By studying immune cells in the brain (microglia), a research team discovered that gosipetin inhibits the activity of genes that promote chronic inflammatory reactions. It also promotes the cells’ ability to remove waste products from their environment.
In experiments with mice suffering from Alzheimer’s disease, gosipetin was able to stimulate these cells to break down the clumped structures in the brain that are typical of Alzheimer’s disease. This improved the mental fitness of the animals, the scientists report in the journal “Alzheimer’s Research & Therapy”: Treatment with gosipetin for three months made the mice’s memory so busy that it almost reached normal levels again. At the same time, beta-amyloid deposits had decreased significantly. Based on their results, the researchers hope that hibiscus gosipetin will contribute to the development of a safe and affordable drug for people with Alzheimer’s.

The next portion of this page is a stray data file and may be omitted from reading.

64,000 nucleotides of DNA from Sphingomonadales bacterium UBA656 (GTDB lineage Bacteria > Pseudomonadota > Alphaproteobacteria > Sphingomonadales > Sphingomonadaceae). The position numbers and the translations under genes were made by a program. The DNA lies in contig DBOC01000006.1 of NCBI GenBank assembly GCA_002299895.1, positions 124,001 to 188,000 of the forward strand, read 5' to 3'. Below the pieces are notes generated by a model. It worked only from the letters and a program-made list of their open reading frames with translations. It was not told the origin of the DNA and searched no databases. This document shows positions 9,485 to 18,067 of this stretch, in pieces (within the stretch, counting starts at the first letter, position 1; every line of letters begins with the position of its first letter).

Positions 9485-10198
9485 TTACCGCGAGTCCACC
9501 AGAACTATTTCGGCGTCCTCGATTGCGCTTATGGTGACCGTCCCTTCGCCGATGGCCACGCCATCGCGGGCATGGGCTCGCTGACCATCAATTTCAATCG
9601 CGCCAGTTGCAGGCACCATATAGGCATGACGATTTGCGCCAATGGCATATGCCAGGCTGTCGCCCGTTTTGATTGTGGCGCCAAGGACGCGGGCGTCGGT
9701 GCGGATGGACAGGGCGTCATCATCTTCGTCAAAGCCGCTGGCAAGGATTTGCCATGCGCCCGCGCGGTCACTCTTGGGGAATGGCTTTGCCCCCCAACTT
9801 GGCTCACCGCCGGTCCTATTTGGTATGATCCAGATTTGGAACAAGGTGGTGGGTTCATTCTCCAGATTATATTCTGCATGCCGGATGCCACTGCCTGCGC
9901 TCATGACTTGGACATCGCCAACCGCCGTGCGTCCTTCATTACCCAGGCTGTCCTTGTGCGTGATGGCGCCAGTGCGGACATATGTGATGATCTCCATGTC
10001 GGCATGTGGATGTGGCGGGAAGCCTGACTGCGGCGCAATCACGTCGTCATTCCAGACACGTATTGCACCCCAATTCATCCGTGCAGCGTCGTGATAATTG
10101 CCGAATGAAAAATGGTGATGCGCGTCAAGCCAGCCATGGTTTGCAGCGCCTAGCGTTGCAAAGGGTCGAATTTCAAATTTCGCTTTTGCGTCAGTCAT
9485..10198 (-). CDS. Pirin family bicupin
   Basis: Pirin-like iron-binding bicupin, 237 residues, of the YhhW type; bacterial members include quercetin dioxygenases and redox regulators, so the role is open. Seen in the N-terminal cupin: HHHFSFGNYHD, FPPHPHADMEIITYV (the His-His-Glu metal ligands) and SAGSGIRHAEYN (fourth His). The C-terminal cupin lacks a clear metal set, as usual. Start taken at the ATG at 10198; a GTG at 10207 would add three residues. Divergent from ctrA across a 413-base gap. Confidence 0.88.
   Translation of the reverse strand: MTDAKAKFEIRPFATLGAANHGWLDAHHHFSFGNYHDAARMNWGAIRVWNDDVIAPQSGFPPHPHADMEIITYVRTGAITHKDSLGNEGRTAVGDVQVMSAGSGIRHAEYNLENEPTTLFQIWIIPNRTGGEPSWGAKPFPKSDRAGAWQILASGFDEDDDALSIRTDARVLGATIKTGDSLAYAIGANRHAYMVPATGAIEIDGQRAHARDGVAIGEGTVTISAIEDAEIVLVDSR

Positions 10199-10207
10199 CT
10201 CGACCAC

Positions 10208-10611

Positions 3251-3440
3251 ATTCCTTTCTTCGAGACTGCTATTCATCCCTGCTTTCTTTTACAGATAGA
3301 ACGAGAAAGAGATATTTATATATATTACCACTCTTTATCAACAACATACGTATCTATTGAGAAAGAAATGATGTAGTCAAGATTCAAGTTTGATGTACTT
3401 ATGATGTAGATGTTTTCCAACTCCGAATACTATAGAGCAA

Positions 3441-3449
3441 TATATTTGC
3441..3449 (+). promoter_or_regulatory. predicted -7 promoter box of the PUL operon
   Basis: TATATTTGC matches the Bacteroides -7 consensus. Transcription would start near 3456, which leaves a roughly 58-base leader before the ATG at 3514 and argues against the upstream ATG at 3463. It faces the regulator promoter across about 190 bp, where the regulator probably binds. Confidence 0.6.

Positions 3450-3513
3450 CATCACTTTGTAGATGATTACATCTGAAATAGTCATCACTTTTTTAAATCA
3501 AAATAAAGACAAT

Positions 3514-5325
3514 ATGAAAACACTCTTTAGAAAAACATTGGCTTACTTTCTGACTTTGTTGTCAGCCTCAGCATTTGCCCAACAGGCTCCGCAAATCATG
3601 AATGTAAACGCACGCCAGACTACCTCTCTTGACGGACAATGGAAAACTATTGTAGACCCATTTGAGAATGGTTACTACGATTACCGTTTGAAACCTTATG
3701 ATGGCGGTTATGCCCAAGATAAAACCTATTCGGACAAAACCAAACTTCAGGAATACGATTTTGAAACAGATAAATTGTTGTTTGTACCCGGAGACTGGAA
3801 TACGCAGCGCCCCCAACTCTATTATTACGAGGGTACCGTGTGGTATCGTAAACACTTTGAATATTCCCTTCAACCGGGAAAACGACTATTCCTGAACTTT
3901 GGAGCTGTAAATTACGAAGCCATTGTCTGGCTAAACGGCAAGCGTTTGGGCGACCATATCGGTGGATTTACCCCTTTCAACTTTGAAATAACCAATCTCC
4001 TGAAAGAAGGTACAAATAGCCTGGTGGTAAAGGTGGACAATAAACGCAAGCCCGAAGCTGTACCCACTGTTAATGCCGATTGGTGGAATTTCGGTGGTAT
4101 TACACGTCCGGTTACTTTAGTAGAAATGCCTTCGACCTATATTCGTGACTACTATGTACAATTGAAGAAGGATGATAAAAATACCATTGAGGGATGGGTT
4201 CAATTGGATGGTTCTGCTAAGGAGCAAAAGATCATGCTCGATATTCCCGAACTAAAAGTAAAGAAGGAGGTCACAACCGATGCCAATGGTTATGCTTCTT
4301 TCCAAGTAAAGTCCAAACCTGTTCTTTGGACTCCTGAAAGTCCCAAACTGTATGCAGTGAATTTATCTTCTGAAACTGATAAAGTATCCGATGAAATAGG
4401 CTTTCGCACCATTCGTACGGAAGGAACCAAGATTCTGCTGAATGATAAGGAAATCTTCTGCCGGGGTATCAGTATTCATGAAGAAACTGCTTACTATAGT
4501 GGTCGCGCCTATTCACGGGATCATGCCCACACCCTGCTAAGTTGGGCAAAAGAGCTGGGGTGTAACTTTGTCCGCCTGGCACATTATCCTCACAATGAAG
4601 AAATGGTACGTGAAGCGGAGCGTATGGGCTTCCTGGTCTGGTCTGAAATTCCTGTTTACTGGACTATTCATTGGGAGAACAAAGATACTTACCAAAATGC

In Alzheimer’s disease, beta-amyloid and tau proteins are deposited in brain tissue. Microglia collect these clumps to protect the brain. However, if this happens constantly in large numbers, the cells will eventually run out. This leads to a chronic inflammatory response and nerve cell damage, resulting in mental decline.
What: DOI 10.1186/s13195-022-01096-3